INDIANAPOLIS, IN - MAY 27:  James Hinchcliffe, driver of the #5  Honda Dallara, prepares to practice during Carb Day ahead of the 100th running of the Indianapolis 500 at Indianapolis Motorspeedway on May 27, 2016 in Indianapolis, Indiana.  (Photo by Jamie Squire/Getty Images)
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Those of us who remember the early James Hinchcliffe videos circa 2006 to 2008 – the brat video at Road America, the novelty size check, the spot-on Kimi Raikkonen imitation among others – knew then that the Canadian was never shy of being goofy to help promote not only himself, but his racing series that he competed in at the time. At that point, it was the Champ Car Atlantic series, where he spent three years before moving into Indy Lights for two years in 2009. These were the early days for the “Mayor of Hinchtown,” the head of his own fictional city.

Now though, into his sixth season in the Verizon IndyCar Series, the driver of the No. 5 Arrow Schmidt Peterson Motorsports Honda is busier than ever with other external commitments, but he’s never stopped being an ambassador for the sport.

If anything, he’s continued to grow in that department.

This year alone has been no exception. Hinchcliffe won the pole for the 100th Indianapolis 500 presented by PennGrade Motor Oil, which made for a remarkable story in its own right, and also meant he’d be going through the ringer of the in-between week media tour to help promote the race.

Then there was Hinchcliffe’s role as one of five IndyCar drivers on an appearance of Celebrity Family Feud, along with Helio Castroneves, Tony Kanaan, the surprisingly funny Will Power (those of us in the paddock know his humor, but probably not the national audience at large) and Hinchcliffe’s roommate and good friend Conor Daly.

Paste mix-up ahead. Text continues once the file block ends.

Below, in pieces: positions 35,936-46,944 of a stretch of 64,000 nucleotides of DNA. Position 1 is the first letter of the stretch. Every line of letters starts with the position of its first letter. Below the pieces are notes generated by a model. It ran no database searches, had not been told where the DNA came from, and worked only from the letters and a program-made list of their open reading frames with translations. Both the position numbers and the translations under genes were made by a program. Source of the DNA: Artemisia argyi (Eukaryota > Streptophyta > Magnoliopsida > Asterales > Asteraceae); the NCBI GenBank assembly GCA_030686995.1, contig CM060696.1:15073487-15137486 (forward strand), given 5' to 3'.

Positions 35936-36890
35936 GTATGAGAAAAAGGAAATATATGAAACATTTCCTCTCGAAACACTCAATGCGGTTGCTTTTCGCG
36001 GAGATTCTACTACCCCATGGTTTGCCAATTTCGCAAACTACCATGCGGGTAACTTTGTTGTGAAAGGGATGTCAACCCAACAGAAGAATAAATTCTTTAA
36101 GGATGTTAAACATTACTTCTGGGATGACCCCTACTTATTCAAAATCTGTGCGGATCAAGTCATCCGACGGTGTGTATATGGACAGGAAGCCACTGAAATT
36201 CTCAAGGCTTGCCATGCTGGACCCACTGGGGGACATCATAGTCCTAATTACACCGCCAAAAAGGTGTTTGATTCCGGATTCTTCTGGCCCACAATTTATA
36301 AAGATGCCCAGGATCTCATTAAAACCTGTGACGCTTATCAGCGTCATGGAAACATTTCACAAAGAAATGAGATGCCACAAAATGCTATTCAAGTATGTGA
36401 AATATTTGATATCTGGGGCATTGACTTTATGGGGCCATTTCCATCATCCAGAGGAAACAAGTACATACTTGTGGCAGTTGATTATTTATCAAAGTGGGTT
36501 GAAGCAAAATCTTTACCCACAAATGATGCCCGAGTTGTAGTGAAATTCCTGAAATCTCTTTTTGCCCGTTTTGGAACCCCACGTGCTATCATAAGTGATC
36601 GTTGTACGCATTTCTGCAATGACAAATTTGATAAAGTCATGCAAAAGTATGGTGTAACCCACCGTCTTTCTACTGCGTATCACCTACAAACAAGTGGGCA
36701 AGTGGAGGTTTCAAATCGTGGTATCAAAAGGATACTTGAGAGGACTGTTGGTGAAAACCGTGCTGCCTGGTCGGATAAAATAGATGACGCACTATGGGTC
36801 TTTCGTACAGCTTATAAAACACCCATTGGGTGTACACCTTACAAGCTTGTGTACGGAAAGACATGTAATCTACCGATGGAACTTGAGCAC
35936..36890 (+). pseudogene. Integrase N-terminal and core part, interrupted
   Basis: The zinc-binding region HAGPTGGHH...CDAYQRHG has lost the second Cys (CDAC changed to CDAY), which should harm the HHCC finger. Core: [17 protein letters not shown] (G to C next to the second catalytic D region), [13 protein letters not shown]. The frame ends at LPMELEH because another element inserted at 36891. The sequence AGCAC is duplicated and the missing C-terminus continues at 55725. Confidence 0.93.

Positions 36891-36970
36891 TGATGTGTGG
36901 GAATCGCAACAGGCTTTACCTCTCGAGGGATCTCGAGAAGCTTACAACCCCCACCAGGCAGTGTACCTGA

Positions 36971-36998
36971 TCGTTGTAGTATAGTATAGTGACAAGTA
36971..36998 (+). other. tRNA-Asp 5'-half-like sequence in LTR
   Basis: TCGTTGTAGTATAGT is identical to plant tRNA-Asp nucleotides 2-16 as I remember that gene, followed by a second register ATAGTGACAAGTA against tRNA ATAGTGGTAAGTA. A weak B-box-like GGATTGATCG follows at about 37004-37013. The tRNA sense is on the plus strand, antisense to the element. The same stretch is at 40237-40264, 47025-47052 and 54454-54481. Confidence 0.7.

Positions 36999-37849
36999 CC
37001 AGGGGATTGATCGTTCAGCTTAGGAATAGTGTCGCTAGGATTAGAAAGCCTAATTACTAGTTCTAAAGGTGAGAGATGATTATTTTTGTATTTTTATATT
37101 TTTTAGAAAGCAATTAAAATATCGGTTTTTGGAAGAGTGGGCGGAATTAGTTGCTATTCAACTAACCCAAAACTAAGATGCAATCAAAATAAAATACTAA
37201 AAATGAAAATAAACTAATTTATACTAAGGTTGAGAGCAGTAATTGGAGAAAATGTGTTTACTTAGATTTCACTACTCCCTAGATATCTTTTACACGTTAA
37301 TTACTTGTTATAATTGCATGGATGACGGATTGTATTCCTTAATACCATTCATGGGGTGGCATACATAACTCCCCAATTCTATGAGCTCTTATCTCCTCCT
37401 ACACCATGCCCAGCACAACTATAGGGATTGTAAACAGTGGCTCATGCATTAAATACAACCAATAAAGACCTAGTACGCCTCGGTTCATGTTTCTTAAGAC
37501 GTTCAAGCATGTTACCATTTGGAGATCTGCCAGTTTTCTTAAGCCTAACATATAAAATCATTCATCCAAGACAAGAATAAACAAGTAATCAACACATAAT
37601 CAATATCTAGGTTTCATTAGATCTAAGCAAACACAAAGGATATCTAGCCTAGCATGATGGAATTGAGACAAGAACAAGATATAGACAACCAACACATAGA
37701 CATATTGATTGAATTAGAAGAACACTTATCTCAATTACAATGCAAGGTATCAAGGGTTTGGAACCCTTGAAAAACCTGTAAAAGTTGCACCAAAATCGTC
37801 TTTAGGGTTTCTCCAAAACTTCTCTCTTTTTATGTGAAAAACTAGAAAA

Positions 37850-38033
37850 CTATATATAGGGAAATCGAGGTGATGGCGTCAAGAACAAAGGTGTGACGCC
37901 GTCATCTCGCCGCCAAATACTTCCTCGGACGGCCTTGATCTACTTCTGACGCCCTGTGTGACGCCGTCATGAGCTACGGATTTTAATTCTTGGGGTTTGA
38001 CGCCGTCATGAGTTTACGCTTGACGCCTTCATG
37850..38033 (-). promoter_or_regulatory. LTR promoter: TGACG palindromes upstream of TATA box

Today, of course, Hinchcliffe has been named to the cast of the new season of “Dancing with the Stars.” It’s a move that sure, can grow his profile, but by default is also tasked with growing IndyCar’s, knowing how dedicated its smallish but hardcore group of fans are.

“For me personally, it’s a great opportunity to get outside my comfort zone and do something you probably don’t have the opportunity to do again,” he said during a conference call today. “After everything last year, it’s definitely given me a different approach to life and maybe given me a little bit more confidence to try things like this.

“But certainly getting one of our drivers out into some primetime, mainstream media and especially during the off-season, kind of keep IndyCar’s name out there a little bit. Again, we’re all assuming this is me making it past week one, so it’s already a bit of a bold statement. But for sure, it’s definitely got two sides to it.”